A woman who claims she was bullied by her bosses at a Tayside veterinary clinic has won the right to take the case to a tribunal.
Gemma Smith, an employee of the Abbey Veterinarian Clinic in Arbroath, will take Independent Vetcare Ltd to task over claims her boss discriminated against her because of her depression – which has been ruled as a disability under equality law.
Miss Smith told a Dundee employment tribunal she had been “harassed” by her manager Richard Matossian throughout 2018, alleging that he made disparaging comments about her mental health.
Her attempts to flag up concerns with senior staff at Independent Vetcare were met with a suspension over claims that she had misappropriated company cash – charges that were later dropped.
Employment Judge Alexander Kemp was told that, during an extended period of sick leave in spring 2018, she was subjected to comments by Mr Matossian that targeted her disability, and that after she returned to work that June he continued to harass her.
In July, Miss Smith contacted human resources at Independent Vetcare Ltd, the national firm that runs the Abbey Clinic, to report “a number of things that I am unhappy with, mainly some comments towards myself”.
However, it is alleged HR staff failed to follow up with Miss Smith – and went on to suspend her in August 2018 over allegations that cash had gone missing from the clinic.
She remained suspended from her job under suspicion of misappropriating company money until July last year, when the allegations were dropped.
Alan Matthew, Miss Smith’s solicitor, provided a letter to the tribunal claiming that she had experienced a deterioration in her mental health since, and that the entire investigation had been conducted out of “spite”.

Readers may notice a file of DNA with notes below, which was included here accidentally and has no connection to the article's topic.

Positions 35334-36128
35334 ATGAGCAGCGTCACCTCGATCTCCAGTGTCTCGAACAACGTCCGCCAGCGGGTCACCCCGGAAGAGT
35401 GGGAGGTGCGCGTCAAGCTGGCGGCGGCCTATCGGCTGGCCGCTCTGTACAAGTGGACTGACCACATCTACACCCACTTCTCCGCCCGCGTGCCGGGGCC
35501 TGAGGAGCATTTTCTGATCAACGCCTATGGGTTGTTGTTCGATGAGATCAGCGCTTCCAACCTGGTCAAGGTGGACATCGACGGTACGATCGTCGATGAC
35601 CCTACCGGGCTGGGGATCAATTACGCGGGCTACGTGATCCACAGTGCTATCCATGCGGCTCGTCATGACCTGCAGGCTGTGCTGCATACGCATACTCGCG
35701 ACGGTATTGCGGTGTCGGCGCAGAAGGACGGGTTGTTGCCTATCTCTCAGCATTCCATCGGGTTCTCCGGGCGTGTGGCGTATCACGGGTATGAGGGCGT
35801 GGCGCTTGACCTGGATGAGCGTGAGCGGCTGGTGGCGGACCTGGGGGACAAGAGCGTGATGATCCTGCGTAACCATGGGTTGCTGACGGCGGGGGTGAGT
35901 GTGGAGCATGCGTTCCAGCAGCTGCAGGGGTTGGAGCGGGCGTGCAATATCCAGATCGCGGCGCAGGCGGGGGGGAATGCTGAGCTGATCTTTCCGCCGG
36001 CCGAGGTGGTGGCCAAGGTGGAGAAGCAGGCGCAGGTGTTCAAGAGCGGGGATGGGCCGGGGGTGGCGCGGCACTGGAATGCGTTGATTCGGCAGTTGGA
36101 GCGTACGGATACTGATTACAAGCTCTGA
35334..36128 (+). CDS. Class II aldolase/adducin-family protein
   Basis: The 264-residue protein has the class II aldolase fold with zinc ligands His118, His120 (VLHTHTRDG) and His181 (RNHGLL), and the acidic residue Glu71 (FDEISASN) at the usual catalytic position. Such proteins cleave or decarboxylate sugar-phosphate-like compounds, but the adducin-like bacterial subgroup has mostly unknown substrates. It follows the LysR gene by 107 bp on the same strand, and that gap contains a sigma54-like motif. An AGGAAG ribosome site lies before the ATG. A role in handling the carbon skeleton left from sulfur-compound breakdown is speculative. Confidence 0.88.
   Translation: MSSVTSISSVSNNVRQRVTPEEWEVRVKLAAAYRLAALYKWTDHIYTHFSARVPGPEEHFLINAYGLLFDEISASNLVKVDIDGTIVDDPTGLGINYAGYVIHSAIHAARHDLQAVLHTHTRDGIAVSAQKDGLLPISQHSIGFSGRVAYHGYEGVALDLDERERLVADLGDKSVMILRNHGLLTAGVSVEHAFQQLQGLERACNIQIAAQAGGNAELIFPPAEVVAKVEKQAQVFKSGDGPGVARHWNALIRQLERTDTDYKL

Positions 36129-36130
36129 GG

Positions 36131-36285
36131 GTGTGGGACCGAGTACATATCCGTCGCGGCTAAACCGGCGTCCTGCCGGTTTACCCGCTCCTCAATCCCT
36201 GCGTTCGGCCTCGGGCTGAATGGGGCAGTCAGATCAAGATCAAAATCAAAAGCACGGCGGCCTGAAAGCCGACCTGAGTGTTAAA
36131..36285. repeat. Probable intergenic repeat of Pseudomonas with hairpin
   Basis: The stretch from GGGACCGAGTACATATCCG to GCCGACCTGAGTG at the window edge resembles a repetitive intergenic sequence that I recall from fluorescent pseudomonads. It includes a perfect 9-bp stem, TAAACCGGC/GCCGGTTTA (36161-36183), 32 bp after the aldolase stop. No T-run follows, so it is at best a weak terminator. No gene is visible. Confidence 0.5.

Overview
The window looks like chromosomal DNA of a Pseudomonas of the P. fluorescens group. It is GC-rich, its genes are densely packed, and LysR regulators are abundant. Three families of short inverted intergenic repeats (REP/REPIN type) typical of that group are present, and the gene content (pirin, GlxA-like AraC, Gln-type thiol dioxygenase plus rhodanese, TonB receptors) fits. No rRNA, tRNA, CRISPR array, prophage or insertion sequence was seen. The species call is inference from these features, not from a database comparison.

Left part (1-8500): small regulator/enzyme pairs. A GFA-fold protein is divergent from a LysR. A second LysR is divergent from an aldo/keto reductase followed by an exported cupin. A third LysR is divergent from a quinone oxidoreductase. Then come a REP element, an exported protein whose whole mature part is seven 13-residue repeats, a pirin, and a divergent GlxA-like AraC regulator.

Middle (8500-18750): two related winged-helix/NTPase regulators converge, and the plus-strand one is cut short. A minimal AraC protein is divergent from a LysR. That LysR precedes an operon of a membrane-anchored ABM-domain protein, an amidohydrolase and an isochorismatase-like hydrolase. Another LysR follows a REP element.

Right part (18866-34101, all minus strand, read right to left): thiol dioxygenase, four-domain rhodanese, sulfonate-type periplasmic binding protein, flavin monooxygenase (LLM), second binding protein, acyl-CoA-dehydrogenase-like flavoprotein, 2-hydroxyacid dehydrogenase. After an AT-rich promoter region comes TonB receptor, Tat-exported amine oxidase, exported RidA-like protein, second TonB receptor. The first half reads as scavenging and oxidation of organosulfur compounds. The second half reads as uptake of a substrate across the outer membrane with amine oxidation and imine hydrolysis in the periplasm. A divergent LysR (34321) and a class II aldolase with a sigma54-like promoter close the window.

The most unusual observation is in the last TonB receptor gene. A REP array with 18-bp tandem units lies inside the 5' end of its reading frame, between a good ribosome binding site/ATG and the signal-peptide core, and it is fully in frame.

Lawyers for Independent Vetcare tried to separate the claims of discrimination from the suspension as “completely distinct”.
However, Mr Kemp concluded that Miss Smith’s evidence had been “clear and candid” – and accepted her claim that the discrimination and suspension could have been linked.
In a summary, he wrote: “The claimant seeks to argue that the commencement of disciplinary proceedings against her was because she was a disabled person, and was harassment.
“That is not an easy case to pursue successfully, but I consider that there is sufficient (evidence) to provide the link between that allegation, and the earlier allegations that are made, in a manner that meets the statutory provision as explained in authority as set out above.
“At this stage I accept that what the claimant says is both credible and reliable, and that what she alleges will be proved in evidence later, when the respondent has the opportunity of calling its own evidence.”
Independent Vetcare did not respond to a request for comment. Miss Smith could not be reached for comment.